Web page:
You or someone you know may be interested in presenting at this session at the AGU/ASLO/TOS Ocean Sciences Meeting 21-26 February 2016 in New Orleans.
The Individuality of the Plankton: Single-cell analysis and agent-based modeling
Fascinating advances in individual and single cell analytical techniques (e.g., flow cytometry, chemical analyses, genomics) are providing an unprecedented view into the individuality of planktonic organisms (viro-, bacterio-, phyto- and zoo-plankton). Plankton populations, which have traditionally been viewed as homogeneous collections of individuals with identical properties and behavior, are now recognized to be heterogeneous, even in environments commonly considered to be well mixed, like the open ocean. At the same time, agent-based modeling (ABM, aka individual-based modeling, IBM) technology is evolving as a powerful approach to analyze and interpret these observations. These models provide insights into the mechanisms underlying the heterogeneity (e.g., mutations, stochastic gene expression, deterministic aging, microscale patchiness) and put them into ecological context (e.g., fitness benefits of bet hedging strategies). The combination of individual and single cell analyses and ABM has the potential to transform plankton and microbial ecology across the freshwater-marine continuum and in other environments. In this session, we aim to bring together scientists to share individual and single-cell research, to take a snapshot of the state-of-the-science in this field, and to connect researchers with synergistic skills and interests.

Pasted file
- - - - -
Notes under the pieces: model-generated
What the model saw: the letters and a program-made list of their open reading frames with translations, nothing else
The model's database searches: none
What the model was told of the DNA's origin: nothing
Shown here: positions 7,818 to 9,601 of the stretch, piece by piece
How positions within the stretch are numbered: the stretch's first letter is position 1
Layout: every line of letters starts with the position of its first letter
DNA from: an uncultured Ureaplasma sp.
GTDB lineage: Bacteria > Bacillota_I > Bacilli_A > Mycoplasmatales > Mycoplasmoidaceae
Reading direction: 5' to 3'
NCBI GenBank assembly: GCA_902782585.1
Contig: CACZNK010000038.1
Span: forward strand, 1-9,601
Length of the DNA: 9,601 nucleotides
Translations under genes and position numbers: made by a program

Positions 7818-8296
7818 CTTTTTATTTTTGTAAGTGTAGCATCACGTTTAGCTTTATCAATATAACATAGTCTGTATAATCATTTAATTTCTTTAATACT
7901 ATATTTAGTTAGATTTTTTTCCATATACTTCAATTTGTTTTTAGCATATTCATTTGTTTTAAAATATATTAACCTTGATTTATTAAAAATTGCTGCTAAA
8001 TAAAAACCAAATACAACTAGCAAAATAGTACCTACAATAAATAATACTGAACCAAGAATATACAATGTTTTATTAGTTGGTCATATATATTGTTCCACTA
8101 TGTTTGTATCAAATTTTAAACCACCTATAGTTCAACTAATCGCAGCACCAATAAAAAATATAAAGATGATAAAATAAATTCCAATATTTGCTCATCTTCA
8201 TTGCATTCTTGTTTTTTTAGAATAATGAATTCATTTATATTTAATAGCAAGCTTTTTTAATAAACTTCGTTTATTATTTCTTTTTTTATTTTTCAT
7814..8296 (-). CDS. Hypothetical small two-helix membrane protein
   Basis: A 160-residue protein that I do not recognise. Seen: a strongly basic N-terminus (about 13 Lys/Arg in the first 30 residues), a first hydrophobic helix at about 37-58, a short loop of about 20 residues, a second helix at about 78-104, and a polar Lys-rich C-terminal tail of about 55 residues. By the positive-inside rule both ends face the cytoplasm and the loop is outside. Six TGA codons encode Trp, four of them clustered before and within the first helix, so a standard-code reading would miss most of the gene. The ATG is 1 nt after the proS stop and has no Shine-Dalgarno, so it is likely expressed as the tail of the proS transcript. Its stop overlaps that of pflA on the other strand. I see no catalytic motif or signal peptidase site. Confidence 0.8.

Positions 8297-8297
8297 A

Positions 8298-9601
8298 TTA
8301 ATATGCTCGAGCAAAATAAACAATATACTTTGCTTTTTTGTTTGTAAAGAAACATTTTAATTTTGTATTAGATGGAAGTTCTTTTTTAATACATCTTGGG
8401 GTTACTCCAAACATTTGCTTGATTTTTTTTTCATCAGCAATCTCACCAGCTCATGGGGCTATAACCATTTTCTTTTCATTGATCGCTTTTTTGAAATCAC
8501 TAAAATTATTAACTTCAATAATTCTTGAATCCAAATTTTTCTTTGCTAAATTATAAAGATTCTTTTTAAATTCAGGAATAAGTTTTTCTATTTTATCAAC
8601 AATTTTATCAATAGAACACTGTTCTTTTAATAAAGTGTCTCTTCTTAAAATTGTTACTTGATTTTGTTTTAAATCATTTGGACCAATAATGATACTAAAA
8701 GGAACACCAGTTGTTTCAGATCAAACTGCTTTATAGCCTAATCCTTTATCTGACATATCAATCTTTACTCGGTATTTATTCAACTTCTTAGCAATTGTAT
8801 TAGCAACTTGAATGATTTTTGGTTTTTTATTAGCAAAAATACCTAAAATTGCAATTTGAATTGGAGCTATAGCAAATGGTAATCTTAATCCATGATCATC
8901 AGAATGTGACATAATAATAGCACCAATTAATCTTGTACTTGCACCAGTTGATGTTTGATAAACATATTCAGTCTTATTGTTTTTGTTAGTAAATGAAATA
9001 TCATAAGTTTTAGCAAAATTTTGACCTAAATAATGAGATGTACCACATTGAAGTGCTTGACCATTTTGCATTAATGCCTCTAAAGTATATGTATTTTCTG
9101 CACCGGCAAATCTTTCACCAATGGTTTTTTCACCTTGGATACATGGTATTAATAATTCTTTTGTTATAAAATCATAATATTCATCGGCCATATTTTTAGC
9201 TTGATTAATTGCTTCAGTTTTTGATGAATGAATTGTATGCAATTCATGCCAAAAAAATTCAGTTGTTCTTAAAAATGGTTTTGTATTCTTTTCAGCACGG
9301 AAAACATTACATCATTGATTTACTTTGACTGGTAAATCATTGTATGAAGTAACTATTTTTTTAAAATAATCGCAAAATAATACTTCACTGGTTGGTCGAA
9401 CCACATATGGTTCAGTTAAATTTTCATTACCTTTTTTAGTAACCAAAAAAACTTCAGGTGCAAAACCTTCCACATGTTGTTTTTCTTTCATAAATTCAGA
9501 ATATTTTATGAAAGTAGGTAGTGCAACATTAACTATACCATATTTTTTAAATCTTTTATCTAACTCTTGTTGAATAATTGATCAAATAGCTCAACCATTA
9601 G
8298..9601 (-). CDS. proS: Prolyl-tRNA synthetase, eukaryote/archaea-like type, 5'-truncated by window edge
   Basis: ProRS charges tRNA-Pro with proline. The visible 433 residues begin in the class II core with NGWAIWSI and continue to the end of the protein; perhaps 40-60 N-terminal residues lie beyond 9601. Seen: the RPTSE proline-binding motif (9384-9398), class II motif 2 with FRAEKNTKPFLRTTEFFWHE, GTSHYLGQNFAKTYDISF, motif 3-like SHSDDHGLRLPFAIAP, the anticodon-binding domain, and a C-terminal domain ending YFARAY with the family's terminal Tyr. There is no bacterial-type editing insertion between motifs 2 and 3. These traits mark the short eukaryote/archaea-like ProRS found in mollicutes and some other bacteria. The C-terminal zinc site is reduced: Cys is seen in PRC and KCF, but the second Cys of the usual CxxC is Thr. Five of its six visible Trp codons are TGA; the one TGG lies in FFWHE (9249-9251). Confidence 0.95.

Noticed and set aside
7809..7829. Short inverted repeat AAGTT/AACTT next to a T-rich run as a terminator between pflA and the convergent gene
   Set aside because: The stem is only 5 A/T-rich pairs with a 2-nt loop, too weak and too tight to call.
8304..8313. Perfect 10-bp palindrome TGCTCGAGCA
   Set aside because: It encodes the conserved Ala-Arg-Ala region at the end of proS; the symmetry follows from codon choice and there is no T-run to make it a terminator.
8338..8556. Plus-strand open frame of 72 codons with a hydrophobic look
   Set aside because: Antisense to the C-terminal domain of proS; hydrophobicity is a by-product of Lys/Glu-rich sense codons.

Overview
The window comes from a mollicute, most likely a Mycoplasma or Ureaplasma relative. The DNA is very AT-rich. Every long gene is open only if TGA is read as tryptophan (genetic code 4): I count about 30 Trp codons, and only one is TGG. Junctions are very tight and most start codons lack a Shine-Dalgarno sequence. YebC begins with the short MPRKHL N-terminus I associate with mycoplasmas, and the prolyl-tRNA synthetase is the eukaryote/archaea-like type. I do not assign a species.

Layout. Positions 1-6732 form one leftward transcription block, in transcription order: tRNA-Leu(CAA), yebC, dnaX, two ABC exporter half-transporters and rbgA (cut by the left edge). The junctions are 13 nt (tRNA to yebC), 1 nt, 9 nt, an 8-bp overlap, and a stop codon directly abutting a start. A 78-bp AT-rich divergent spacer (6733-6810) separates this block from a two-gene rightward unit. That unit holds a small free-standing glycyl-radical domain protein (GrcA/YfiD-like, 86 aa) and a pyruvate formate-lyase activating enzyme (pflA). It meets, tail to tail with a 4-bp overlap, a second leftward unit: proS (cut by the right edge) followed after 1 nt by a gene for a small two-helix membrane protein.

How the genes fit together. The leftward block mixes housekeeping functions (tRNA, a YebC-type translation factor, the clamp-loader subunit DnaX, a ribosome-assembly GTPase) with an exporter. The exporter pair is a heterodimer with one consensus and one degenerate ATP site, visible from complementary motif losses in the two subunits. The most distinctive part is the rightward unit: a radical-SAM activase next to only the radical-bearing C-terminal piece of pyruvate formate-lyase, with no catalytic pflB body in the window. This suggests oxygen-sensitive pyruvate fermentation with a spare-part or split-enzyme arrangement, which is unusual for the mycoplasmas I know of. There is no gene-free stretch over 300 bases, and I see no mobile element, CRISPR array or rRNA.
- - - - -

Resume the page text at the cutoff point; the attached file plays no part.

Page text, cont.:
Ferdi Hellweger, Northeastern University, firstname.lastname@example.org
Ramunas Stepanauskas, Bigelow Laboratory for Ocean Sciences, email@example.com
John Berges, University of Wisconsin-Milwaukee, firstname.lastname@example.org
Ben Twining, Bigelow Laboratory for Ocean Sciences, email@example.com
Here is a link to the session and abstract submission site.
Abstract Submittal Deadline = 23 September 2015.
Please feel free to forward this announcement on to other people that may be interested.